The fear of malpractice lawsuits also plays a role in discouraging hospitals from admitting mistakes to patients. Internally, Silver said UMC uses accidents as teaching opportunities. But the hospital does not usually initiate a discussion with patients and family members when something goes wrong, she said, adding that when conversations occur, the process is patient driven.
“There is this fear in the back of everyone’s minds: ‘Is this going to result in a lawsuit if we talk about this?’ ” Silver said.
What’s too often lost in hospitals’ fear of lawsuits and pursuit of profits is their fundamental mission — placing the needs of the patient first.
Toward that end, the Institute for Healthcare Improvement, an independent not-for-profit organization based in Cambridge, Mass., has campaigned for hospitals to more candidly and proactively examine their shortcomings.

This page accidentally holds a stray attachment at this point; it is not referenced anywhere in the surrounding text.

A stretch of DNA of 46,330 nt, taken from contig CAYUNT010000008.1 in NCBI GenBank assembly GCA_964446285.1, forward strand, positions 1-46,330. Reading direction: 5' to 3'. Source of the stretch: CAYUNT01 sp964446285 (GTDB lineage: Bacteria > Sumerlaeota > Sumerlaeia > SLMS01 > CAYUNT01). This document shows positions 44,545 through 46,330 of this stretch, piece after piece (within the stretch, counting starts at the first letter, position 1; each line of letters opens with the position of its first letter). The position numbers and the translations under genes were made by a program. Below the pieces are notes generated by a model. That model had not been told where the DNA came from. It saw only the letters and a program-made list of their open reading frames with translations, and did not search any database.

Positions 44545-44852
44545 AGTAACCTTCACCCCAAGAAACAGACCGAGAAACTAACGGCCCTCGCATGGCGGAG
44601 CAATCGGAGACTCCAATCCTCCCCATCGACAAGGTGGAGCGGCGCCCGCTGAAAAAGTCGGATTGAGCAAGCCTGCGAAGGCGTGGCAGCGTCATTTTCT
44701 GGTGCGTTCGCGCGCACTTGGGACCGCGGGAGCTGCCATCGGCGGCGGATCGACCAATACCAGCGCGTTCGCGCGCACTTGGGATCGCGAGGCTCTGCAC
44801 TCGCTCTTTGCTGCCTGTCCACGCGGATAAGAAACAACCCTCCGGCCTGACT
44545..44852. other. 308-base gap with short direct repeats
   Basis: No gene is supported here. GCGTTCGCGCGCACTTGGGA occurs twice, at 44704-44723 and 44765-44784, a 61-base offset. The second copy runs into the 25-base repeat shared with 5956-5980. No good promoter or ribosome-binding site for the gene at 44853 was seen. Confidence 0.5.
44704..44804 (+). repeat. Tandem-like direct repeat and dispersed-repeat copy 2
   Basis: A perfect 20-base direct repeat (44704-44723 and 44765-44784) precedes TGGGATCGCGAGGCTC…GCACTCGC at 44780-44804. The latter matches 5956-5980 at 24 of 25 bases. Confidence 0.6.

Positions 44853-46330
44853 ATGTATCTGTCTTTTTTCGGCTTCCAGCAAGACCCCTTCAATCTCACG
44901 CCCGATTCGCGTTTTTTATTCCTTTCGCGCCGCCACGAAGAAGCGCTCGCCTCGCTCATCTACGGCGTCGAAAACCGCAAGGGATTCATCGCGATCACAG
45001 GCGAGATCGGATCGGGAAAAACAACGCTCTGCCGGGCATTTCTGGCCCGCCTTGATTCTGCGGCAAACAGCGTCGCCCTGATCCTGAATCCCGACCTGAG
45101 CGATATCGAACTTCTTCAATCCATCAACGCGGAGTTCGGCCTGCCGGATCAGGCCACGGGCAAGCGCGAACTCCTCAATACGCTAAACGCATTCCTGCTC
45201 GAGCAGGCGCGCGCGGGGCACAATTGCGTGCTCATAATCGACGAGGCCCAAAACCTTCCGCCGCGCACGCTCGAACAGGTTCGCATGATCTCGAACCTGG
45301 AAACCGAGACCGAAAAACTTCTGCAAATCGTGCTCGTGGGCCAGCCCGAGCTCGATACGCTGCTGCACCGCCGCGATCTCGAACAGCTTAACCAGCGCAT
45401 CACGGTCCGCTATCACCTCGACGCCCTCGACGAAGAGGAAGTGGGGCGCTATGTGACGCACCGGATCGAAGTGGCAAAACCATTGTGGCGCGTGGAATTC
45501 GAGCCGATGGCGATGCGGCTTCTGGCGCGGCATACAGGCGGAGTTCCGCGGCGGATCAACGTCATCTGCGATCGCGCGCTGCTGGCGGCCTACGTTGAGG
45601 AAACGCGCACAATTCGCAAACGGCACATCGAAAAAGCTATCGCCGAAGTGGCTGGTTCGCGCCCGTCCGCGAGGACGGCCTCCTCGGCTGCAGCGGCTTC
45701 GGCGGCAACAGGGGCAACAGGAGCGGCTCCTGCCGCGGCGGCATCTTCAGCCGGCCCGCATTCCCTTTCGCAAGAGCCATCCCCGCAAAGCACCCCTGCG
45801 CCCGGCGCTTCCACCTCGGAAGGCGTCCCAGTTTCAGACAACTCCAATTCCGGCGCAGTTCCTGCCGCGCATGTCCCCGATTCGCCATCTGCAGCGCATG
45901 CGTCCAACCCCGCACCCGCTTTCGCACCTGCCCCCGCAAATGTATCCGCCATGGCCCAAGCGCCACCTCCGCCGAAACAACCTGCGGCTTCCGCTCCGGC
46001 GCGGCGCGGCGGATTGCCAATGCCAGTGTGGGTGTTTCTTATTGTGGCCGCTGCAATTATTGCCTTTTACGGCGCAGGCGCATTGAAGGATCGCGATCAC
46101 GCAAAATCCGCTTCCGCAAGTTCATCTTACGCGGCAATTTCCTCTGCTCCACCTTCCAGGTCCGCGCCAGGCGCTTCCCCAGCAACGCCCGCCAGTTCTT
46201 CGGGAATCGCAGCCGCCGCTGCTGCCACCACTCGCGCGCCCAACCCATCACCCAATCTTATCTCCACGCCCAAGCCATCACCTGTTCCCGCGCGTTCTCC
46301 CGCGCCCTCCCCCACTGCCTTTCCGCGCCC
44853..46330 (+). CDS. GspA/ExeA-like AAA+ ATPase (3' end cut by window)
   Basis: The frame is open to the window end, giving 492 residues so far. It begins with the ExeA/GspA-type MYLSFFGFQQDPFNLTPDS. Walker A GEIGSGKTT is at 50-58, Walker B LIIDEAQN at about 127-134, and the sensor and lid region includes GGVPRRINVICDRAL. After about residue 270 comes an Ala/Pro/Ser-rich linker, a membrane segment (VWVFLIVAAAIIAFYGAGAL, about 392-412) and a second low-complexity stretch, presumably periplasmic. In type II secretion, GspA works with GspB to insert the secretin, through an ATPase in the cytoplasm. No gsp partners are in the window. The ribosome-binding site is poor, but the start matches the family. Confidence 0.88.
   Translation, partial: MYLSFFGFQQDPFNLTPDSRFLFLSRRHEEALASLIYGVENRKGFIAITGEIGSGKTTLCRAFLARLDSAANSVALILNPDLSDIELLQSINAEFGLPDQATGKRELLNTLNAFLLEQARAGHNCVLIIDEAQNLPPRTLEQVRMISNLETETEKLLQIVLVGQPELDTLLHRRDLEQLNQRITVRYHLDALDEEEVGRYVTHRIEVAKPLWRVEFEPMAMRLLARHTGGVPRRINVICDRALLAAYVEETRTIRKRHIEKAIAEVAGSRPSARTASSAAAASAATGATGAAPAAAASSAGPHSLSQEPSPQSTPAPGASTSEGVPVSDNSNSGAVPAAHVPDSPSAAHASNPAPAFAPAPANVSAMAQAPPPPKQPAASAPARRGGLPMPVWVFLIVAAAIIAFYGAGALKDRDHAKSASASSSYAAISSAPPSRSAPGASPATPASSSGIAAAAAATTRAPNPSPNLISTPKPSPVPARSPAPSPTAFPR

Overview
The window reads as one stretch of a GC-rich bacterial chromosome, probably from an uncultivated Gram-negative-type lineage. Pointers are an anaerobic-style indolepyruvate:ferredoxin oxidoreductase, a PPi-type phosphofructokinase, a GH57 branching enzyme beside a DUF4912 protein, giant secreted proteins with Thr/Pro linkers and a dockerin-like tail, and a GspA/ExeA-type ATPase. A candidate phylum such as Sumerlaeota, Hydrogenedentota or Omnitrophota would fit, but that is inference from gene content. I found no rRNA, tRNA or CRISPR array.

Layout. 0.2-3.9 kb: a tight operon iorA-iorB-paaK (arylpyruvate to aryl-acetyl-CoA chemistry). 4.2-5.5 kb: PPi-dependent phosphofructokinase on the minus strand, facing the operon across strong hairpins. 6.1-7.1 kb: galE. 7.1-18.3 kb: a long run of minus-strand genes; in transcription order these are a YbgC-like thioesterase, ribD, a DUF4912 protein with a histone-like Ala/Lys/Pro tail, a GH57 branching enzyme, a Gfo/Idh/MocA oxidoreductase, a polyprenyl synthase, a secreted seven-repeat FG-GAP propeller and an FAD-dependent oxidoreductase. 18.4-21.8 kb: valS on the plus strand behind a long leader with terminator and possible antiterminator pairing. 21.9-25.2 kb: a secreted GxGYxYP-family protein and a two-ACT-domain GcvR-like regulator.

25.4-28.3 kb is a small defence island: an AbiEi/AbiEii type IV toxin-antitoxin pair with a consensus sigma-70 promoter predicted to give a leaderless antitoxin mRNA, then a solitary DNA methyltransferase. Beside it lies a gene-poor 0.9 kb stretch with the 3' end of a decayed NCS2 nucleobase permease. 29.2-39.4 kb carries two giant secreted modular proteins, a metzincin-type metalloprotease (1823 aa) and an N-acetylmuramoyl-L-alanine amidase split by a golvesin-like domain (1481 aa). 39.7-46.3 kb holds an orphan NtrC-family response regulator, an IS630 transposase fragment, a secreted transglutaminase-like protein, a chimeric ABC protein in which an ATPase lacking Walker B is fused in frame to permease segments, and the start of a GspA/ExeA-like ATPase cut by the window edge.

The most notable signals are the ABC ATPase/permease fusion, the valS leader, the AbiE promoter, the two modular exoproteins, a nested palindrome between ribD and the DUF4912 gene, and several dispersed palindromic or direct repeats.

When something goes wrong, the hospital should respond immediately, with transparency, an apology and accountability — first to the patient and family and next to the staff, the institute says.
“The risks of not responding to ... adverse events in a timely and effective manner are significant, and include loss of trust, absence of healing, no learning and improvement, the sending of mixed messages about what is really important to the organization, increased likelihood of regulatory action or lawsuits, and challenges by the media,” the organization says.
Dr. Peter Pronovost, a medical director at Johns Hopkins University and national leader in the health care quality movement, said reform begins when patients become the focal point — the North Star that guides the way health care is delivered.
In Las Vegas, the Sun’s findings suggest that other interests eclipse patient care.
Alex Richards contributed to this story.